This places in to the constitution a requirement that severance funds may be used only to fund the construction, maintenance, and supervision of public highways in the state, giving first priority to reducing congestion on the Interstate 70 corridor.

This is another case of a special interest group trying to do an end-run around the legislature and create a specific funding stream targeted directly at their needs. The true purpose of this bill is to provide funds for traffic mitigation on I-70 in the mountains. And to have this funding trump all other transportation and other needs in the state. Vote No.


Criminalize Management Incompetence

The unions have withdrawn initiatives 53, 55, 56, & 57. They will still appear on the ballot but will not be counted.


Ban some from the political process

This will prohibit certain government contractors from contributing to a political party or candidate; prohibit contributors to ballot issue campaigns from entering into certain government contracts relating to the ballot issue; and‚ apply the prohibitions to a labor organization holding a collective bargaining agreement with a state or local government.

This proposal removes a class of large companies and unions from the political process. I'm sure it was "coincidental" that these groups being removed tend to be liberal in their outlook - yeah right. This is pure and simple and attempt to remove some political funding sources from the Democratic party. Naked political power plays should not be added to our constitution. Vote No.


Prohibit Firing Employees

The unions have withdrawn initiatives 53, 55, 56, & 57. They will still appear on the ballot but will not be counted.


Require Health Insurance Coveragee

The unions have withdrawn initiatives 53, 55, 56, & 57. They will still appear on the ballot but will not be counted.


Companies Liable for any Injury

The unions have withdrawn initiatives 53, 55, 56, & 57. They will still appear on the ballot but will not be counted.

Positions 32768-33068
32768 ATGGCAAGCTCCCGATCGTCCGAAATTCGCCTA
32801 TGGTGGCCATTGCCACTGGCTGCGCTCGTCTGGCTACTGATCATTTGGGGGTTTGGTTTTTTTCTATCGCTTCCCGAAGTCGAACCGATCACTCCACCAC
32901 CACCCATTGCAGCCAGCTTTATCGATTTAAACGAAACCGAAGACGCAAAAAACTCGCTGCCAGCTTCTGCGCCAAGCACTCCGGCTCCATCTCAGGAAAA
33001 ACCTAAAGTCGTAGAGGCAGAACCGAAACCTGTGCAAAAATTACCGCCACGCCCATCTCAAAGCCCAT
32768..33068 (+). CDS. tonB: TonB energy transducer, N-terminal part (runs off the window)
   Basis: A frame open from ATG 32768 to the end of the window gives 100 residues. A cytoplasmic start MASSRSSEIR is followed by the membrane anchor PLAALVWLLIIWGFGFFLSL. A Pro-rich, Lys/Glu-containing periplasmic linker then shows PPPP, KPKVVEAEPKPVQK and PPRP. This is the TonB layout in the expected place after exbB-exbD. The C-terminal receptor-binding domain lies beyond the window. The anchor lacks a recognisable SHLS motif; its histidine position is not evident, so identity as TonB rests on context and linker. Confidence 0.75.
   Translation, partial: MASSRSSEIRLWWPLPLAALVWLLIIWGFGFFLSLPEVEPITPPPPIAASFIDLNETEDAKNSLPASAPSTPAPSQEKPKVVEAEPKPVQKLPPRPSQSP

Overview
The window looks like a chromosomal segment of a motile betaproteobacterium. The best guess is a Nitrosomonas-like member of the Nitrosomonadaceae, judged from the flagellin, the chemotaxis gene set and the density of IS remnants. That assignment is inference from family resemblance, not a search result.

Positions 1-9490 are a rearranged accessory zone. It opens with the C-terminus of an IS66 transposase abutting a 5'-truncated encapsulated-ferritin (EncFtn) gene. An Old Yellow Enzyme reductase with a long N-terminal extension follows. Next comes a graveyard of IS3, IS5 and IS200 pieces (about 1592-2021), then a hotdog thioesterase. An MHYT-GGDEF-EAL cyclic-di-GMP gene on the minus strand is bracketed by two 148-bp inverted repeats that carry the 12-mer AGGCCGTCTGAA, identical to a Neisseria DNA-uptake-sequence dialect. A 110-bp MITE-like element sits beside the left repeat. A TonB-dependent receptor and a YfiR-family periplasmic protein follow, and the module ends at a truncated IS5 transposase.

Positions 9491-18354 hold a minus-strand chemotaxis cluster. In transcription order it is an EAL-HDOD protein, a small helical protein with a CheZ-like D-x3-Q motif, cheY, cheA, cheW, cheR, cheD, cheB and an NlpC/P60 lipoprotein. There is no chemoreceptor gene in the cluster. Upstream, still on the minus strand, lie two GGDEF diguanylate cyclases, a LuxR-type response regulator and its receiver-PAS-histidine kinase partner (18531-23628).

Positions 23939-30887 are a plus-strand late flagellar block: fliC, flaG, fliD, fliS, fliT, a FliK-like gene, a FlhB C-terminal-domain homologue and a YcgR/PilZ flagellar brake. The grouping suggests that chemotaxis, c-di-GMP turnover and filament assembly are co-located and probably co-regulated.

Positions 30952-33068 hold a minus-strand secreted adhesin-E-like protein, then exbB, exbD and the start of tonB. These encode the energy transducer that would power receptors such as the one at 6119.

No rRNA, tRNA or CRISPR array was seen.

Increase Funding for Higher-Ed

This initiative will eliminate a severance tax credit that was granted to the Oil & Gas Industry back when gas prices were very low. The increased revenue will mostly be directed to college scholarships for Colorado residents attending state colleges and universities - as well as the preservation of native wildlife habitat, enhancements in renewable energy and energy efficiency, transportation projects in counties and municipalities impacted by the severance of oil and gas, and community drinking water and wastewater treatment grants.

This amendment is where we see if an eminently fair and sensible amendment can be defeated by overwhelming spending by a special interest group trying to continue their free ride.

A college education is critical for each resident to have a good job and be a strong contributor to our state. Yet Higher-Ed funding is so tight that many students must forgo College because they cannot afford it. This is sentencing them to a life of economic poverty. Excessive Oil company profits created on the backs of residents forced to live a life of economic poverty is wrong. Vote Yes.


Increase funding for K-12 schools

This is a very complex bill, for two reasons. First the restrictions of TABOR require significant complexity in addressing it's ratchet-down effect. Second, it focuses this funding on core educational expenses so that the money is effectively spent.

This is not just about education, it is about providing adequate funding for the state. If you want to invest in our state's future, this is the single most important vote on the ballot. Vote Yes.